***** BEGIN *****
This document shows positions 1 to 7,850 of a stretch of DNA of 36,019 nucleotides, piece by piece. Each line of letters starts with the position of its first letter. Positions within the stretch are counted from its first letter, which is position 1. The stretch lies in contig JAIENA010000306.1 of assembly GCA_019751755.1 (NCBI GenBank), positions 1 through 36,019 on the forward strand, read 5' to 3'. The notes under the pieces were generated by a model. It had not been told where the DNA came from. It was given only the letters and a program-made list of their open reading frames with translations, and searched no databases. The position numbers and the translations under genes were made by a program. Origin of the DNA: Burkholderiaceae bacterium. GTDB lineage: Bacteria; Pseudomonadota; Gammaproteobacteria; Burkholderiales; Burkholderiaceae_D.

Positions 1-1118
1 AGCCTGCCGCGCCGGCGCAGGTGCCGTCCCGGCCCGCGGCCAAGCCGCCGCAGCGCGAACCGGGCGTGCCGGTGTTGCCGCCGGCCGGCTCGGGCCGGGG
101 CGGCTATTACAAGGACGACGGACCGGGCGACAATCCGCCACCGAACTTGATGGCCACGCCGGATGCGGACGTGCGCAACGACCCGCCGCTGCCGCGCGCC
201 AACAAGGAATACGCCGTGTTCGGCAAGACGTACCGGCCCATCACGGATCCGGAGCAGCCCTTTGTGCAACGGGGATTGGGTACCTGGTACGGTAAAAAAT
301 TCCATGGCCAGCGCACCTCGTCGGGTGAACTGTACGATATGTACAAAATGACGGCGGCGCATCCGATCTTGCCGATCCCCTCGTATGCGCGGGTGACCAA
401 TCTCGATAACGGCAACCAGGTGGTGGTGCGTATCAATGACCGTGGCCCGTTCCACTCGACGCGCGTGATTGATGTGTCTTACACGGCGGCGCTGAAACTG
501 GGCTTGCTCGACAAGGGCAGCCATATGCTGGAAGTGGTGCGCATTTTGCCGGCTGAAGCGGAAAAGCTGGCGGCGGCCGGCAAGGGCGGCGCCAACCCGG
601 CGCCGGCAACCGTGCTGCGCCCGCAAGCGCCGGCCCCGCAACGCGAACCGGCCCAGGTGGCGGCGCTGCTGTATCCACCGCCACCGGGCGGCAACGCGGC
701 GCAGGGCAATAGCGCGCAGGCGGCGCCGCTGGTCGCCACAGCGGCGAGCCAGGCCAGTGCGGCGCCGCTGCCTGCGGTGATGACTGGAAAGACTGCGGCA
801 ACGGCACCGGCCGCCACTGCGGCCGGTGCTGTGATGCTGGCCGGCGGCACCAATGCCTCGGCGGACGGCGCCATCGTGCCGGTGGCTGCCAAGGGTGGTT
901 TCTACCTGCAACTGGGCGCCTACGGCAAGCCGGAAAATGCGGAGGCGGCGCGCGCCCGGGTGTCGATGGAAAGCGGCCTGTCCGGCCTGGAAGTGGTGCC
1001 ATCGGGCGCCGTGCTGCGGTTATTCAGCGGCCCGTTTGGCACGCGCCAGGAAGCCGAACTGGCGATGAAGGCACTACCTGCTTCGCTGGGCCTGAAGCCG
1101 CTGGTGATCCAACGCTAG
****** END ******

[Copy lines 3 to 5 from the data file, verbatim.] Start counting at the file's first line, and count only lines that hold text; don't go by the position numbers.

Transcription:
1 AGCCTGCCGCGCCGGCGCAGGTGCCGTCCCGGCCCGCGGCCAAGCCGCCGCAGCGCGAACCGGGCGTGCCGGTGTTGCCGCCGGCCGGCTCGGGCCGGGG
101 CGGCTATTACAAGGACGACGGACCGGGCGACAATCCGCCACCGAACTTGATGGCCACGCCGGATGCGGACGTGCGCAACGACCCGCCGCTGCCGCGCGCC
201 AACAAGGAATACGCCGTGTTCGGCAAGACGTACCGGCCCATCACGGATCCGGAGCAGCCCTTTGTGCAACGGGGATTGGGTACCTGGTACGGTAAAAAAT